a list compiled by Alex Kasman (College of Charleston)

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The Secret Integration (1964)
Thomas Pynchon
(click on names to see more mathematical fiction by the same author)

The title is a pun relating the operation from calculus (the definite integral of a function) to the controversial attempt to solve many of the problems of race relations in America (the integration of the schools). A summary of the plot can be found here, but they make no mention of the mathematical aspect. One character's interest in the definite integral is a running theme throughout the book and also the source of metaphors. For example, he notes that the vertical lines often drawn on the graph during integration to represent the Riemann sum appear to be like prison bars...prison bars which become infinitely close preventing any chance of escape.

This was originally published in the Saturday Evening Post in December 1964 and can now be found in the collection Slow Learner.

Contributed by Will Macfarlane

"This is Pynchon's most successful short story, far outstripping in quality the published-as-a-novel "The Crying of Lot 49". The mathematical aspects of the story are small but pervasive -- Pynchon uses mathematical concepts as effective tools for metaphor throughout the story (and most of his other works). One of the better short stories in the world."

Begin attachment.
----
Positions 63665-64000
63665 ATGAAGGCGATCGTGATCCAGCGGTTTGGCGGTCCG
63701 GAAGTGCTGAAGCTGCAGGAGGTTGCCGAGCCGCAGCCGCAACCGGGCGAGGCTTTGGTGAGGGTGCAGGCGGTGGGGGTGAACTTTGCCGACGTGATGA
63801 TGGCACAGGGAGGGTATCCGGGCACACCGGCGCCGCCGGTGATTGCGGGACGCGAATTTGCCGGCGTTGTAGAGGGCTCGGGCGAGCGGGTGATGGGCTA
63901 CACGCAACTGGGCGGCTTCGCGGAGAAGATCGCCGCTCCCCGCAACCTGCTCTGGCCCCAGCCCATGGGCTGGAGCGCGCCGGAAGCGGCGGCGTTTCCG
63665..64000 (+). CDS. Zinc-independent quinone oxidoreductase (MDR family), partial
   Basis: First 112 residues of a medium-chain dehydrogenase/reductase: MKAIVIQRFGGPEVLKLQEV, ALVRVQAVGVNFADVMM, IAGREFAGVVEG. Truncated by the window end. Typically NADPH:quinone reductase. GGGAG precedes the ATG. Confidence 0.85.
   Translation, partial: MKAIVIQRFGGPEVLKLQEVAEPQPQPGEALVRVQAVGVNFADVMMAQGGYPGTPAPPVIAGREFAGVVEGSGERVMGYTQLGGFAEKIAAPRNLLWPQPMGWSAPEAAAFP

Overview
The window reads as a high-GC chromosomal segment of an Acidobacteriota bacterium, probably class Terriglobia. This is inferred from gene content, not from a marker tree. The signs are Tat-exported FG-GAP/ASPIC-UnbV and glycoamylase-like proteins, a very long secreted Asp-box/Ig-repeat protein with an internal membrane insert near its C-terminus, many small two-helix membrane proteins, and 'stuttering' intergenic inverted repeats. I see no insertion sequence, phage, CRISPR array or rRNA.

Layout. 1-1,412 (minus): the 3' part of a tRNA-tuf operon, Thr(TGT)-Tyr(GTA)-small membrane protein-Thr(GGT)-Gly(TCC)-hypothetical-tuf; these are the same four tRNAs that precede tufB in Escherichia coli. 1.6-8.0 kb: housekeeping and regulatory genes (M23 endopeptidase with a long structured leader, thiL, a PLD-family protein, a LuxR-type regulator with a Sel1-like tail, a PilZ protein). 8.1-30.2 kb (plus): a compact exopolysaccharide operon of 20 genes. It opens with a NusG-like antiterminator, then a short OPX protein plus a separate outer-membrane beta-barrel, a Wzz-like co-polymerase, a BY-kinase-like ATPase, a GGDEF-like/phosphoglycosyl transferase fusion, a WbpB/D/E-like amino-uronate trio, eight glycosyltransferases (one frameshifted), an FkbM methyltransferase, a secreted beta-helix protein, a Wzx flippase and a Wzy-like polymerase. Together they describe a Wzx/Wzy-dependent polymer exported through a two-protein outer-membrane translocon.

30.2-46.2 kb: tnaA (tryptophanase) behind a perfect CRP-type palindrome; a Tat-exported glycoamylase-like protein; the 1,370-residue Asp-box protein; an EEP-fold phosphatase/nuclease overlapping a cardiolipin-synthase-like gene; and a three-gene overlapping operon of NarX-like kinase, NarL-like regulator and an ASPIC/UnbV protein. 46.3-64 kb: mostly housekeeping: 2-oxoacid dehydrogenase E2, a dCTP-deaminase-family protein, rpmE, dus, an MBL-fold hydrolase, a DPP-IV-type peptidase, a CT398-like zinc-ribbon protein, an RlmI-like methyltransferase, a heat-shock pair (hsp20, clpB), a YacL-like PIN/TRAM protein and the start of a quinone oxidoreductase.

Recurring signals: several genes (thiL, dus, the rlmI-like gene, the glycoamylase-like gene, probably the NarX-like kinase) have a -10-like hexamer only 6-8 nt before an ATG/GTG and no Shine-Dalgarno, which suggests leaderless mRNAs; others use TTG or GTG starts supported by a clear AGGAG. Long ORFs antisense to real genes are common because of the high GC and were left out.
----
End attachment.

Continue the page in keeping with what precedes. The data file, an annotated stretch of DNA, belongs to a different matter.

More information about this work can be found at
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Works Similar to The Secret Integration
According to my `secret formula', the following works of mathematical fiction are similar to this one:
  1. Infinitely Near by Anthony Cristiano
  2. Forever Changes by Brendan Halpin
  3. Against the Odds by Martin Gardner
  4. Three Plates on the Table [Tres platos en la mesa] by José María Gironella
  5. Gravity's Rainbow by Thomas Pynchon
  6. The Limit of Delta Y Over Delta X by Richard Cumyn
  7. Final Exam by Robert Dawson
  8. iPhone SE by Weike Wang
  9. The Feeling of Power by Isaac Asimov
  10. The Maxwell Equations by Anatoly Dnieprov
Ratings for The Secret Integration:
RatingsHave you seen/read this work of mathematical fiction? Then click here to enter your own votes on its mathematical content and literary quality or send me comments to post on this Webpage.
Mathematical Content:
1.75/5 (4 votes)
Literary Quality:
3.75/5 (4 votes)

MotifMath Education,
MediumShort Stories,

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Exciting News: The 1,600th entry was recently added to this database of mathematical fiction! Also, for those of you interested in non-fictional math books let me (shamelessly) plug the recent release of the second edition of my soliton theory textbook.

(Maintained by Alex Kasman, College of Charleston)